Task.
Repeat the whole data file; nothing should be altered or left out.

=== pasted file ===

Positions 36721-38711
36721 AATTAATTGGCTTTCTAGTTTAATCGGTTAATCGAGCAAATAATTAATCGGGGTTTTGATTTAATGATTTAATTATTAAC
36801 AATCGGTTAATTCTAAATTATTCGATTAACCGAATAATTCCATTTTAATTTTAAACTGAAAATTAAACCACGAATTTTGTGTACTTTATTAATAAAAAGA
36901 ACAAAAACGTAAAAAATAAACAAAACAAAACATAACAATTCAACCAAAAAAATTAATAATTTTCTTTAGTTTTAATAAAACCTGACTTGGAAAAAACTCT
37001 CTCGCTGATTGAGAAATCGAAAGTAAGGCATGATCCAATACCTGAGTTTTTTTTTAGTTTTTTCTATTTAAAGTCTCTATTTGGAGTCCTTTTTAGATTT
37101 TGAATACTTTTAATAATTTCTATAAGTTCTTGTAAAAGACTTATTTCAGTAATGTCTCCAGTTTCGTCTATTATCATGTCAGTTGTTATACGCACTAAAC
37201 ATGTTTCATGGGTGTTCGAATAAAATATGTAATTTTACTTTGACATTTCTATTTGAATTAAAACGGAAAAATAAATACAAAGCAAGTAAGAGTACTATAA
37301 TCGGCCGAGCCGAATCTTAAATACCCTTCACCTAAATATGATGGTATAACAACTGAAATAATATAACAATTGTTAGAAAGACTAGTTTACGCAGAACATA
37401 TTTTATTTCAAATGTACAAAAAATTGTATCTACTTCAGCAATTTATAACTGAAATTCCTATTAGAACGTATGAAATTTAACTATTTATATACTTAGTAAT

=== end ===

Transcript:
Positions 36721-38711
36721 AATTAATTGGCTTTCTAGTTTAATCGGTTAATCGAGCAAATAATTAATCGGGGTTTTGATTTAATGATTTAATTATTAAC
36801 AATCGGTTAATTCTAAATTATTCGATTAACCGAATAATTCCATTTTAATTTTAAACTGAAAATTAAACCACGAATTTTGTGTACTTTATTAATAAAAAGA
36901 ACAAAAACGTAAAAAATAAACAAAACAAAACATAACAATTCAACCAAAAAAATTAATAATTTTCTTTAGTTTTAATAAAACCTGACTTGGAAAAAACTCT
37001 CTCGCTGATTGAGAAATCGAAAGTAAGGCATGATCCAATACCTGAGTTTTTTTTTAGTTTTTTCTATTTAAAGTCTCTATTTGGAGTCCTTTTTAGATTT
37101 TGAATACTTTTAATAATTTCTATAAGTTCTTGTAAAAGACTTATTTCAGTAATGTCTCCAGTTTCGTCTATTATCATGTCAGTTGTTATACGCACTAAAC
37201 ATGTTTCATGGGTGTTCGAATAAAATATGTAATTTTACTTTGACATTTCTATTTGAATTAAAACGGAAAAATAAATACAAAGCAAGTAAGAGTACTATAA
37301 TCGGCCGAGCCGAATCTTAAATACCCTTCACCTAAATATGATGGTATAACAACTGAAATAATATAACAATTGTTAGAAAGACTAGTTTACGCAGAACATA
37401 TTTTATTTCAAATGTACAAAAAATTGTATCTACTTCAGCAATTTATAACTGAAATTCCTATTAGAACGTATGAAATTTAACTATTTATATACTTAGTAAT